Q&A with author Francesca Segal

Novelist Francesca Segal, met her twin daughters 10 weeks earlier than expected. Her new book, Mother Ship, reflects on the power of women’s friendships, and celebrates the two small girls who defied the odds. In this week's blog, Francesca answers questions from the Bliss community.

Q: What was the most challenging thing about having twins on the neonatal unit? - Marie, Bristol

A: I found myself very torn between the two babies, with attention constantly straining between them. But I realised very quickly how incredibly lucky I was that both my twins had survived, and tried my best to focus on that when I was feeling particularly demented by it. It was definitely the divided responsibility I found tricky – if one began to cry while I was having skin-to-skin with the other in a chair on the far side of an incubator and there was nothing I could do. Our hospital also didn’t permit them to share a cot and I found that very difficult, as I wanted them together. I put them side by side when I was there, but I felt they would have been happier sharing.

Q: What moment scared you most while your daughters were in neonatal care? – Amy, Derby

A: I think it was the unexpected setbacks that I found the hardest, rather than the difficulties that were more predictable. I began to feel I had a sense of what our journey might look like and that would calm me, and I’d start to feel I could count down towards going home, and then something like an infection would come along and I would feel winded by it. Reversing developments – going back on oxygen when we’d weaned off it, for example, would knock me very low.

Q: My husband and I are currently on the neonatal unit with twins of our own (born at 26 weeks). It has been hard for us to communicate since our arrival and I think he is still in shock. How did you and your partner maintain a good relationship after your twins were born? – Rachel, Reading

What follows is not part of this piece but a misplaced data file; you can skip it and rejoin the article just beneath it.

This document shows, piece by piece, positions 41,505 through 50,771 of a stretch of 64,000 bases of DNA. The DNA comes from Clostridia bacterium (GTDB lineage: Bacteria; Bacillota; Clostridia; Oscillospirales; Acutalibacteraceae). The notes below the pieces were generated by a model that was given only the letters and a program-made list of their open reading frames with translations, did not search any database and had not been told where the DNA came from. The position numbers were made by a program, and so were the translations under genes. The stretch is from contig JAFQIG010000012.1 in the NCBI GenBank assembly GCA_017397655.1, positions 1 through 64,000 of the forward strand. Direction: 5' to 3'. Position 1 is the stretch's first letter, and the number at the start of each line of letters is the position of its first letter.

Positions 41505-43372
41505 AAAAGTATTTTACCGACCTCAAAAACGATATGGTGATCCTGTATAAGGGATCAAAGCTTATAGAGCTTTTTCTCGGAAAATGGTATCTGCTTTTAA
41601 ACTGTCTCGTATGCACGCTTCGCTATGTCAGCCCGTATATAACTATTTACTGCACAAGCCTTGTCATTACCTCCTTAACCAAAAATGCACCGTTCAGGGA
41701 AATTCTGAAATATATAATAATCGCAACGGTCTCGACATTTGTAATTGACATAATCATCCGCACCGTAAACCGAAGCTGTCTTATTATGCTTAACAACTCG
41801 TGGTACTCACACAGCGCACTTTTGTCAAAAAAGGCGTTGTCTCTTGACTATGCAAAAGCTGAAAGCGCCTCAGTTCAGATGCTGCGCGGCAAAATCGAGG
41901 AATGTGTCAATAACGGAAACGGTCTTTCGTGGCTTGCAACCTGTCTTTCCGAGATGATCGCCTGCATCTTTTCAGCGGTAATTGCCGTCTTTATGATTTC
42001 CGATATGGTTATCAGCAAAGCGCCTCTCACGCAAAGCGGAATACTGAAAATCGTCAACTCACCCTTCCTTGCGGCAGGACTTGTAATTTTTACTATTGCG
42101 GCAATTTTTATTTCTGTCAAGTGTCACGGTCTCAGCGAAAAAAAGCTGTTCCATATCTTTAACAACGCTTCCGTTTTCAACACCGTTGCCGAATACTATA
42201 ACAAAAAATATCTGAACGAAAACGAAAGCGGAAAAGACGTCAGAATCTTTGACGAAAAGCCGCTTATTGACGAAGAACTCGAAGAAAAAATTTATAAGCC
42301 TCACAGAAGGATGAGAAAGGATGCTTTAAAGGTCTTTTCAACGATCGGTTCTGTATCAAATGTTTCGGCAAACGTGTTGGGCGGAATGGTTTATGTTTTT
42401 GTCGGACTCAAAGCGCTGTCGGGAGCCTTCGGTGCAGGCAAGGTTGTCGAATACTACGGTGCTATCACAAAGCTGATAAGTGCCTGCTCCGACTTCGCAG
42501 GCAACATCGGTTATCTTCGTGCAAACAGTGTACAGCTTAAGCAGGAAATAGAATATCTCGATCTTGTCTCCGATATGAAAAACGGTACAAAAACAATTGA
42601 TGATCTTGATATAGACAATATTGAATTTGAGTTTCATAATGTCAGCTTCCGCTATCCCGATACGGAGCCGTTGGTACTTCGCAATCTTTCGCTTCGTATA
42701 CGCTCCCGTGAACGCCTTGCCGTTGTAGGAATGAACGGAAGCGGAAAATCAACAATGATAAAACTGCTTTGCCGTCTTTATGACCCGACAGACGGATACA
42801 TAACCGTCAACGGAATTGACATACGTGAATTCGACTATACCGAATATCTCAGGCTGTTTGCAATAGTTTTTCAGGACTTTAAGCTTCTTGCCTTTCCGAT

A: It is incredibly difficult. I always think of that announcement on the plane – always fit your own oxygen mask before assisting others. Obviously that doesn’t apply in the throes of a neonatal crisis but in the longer term slog through SCBU, for example, it is vitally important that you take time to talk to one another, not least because you are probably processing and responding to what has happened in very different ways and that can be difficult in itself. It takes time to come back together.

My husband was primarily concerned about me when our girls were born, and I remember being very angry with him because I felt he wasn’t focused on the girls. It was much later when I came to understand that his had been a slightly different trauma – he thought I might die when I was haemorrhaging, and he was recovering from that. He would be the first to admit that he has taken much longer to process a great deal of what we went through. Also, being forced back to work so quickly means that fathers have to be “fine” almost immediately, and that can feel very difficult. You are just having such wildly different days, a mother on the ward, a father at work. I remember one of the nurses sending us out for dinner on our anniversary and I was so resistant to it at the time but things like that are so important, not just for anniversaries in fact but for just trying to piece yourselves back together as a couple. It is easier to find time alone together with babies on the neonatal unit than it is with newborn twins at home! If anyone but a fellow mum or a nurse had said this to me I would have decked them but… you have great babysitters, now, in those NICU nurses! Every now and again it’s important to use them.

Q: Do you have any advice about how I can start a conversation with the other parents in our daughter’s room? I don’t want to bother them! – Misbah, Bradford